Of no avail
(Of no use)–My attempts to reform my brother was of no avail.
Of one’s own accord
(Of one’s own free will) – He has resigned his job of his own accord.
Of the first water
(Of the highest quality) – She was a beauty of the first water; He is a television journalist of the first thing about cars.
Off and on
(Irregularly; from time to time) – Waqqar comes to my house off and on.
On the eve of
(The day before; just before) – The unwilling bride escaped from her house on the eve of her wedding.
On the horns of a dilemma
(In a critical situation) – He was on the horns of a dilemma; if he returned into the house he must die in the flames, and if he came out the soldiers would shoot him dead.
Once for all
(Finally) – My father has told me once for all, that if I fail in my class, he will not allow me to continue to my studies.
(supposedly secret fact known to many people) – It’s an open secret that the Chief Minister is about to resign.
Out and out
(Completely) – He is out and out a rascal.
Out of bounds
(Outside the permitted area or limits) – The cinema was out of bounds for the boys from the local boarding school.
Out of date
(Very old; obsolete) – My father wears out of date items of dress.
Out of one’s mind
(Mad) – He wants to climb the Everest without the oxygen mask; he must be out of his mind.
Out of order
(Not in a working condition) – Our ceiling fan is out of order.
Out of sorts
(Unwell) – I am out of sorts today and intend staying at home.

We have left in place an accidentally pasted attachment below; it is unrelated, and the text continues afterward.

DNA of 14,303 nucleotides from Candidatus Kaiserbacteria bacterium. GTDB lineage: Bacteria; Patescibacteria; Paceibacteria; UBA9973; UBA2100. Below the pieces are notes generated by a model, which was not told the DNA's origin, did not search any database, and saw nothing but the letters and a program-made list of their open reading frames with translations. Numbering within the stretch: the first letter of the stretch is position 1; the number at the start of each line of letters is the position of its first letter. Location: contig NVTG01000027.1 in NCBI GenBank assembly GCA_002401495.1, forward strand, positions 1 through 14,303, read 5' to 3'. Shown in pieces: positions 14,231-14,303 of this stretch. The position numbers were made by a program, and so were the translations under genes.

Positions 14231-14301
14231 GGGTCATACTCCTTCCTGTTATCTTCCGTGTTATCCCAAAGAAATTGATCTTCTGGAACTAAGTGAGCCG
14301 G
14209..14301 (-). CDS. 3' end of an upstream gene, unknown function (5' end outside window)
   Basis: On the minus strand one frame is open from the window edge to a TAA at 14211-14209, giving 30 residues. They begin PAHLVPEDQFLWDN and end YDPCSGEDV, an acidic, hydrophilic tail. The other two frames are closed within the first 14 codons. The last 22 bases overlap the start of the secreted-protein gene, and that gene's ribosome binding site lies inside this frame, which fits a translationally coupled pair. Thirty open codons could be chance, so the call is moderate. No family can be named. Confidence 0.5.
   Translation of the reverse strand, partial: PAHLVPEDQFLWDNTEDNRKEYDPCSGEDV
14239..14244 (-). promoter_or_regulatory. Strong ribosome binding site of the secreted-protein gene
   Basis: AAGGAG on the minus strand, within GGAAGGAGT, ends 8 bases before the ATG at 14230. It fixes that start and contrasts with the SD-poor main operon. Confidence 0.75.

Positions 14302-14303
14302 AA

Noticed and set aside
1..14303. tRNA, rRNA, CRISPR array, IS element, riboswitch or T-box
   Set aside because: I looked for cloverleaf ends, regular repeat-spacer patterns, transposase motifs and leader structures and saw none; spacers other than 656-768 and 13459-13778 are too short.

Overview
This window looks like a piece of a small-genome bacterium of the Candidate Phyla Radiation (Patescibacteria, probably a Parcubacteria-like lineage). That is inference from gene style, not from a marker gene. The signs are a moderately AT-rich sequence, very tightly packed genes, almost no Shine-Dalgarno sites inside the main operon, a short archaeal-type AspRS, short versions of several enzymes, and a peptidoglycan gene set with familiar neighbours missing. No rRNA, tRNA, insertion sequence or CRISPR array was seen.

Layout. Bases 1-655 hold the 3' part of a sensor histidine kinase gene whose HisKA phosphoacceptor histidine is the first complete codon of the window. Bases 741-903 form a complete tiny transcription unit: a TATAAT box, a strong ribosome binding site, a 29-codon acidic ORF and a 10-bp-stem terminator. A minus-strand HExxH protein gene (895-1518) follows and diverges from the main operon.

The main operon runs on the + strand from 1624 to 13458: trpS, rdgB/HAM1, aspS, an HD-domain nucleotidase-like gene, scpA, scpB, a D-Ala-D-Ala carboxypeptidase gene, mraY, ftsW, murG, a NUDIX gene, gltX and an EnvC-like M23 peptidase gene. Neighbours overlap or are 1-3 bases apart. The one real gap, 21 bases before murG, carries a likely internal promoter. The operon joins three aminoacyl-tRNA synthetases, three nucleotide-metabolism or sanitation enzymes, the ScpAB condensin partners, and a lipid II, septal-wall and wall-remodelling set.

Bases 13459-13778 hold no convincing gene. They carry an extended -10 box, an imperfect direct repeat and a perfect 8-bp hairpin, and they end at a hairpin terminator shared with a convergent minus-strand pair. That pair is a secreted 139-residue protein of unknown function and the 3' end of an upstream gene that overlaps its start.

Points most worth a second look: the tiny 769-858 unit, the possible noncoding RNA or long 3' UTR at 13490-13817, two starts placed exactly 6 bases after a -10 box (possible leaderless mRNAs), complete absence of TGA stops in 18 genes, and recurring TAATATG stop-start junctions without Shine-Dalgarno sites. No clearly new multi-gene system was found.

Out of stock
(Not available for sale) – Our physics textbook is out of stock in all the bookshops in the city.
Out of the frying pan into the fire
(From a bad position into worse) – I changed my job because it was not lucrative but soon I realised that I had jumped out of the frying pan into the fire.
Out of the question
(Impossible, not to be discussed at all) – We can’t go out in this weather. It is out of the question.
Out of the wood
(Out of difficulties) – Our defence production has improved but we are not yet out of the wood.
Over and above
(Besides) – Over and above his clerical duty, Manzoor’s father does some odd jobs to make an extra penny.
Over and over again
(Repeatedly) – Our English teacher keeps telling us over and over again that hard and honest work will always bear good fruit.
Over head and ears
(Completely) – He is over head and ears in debt.
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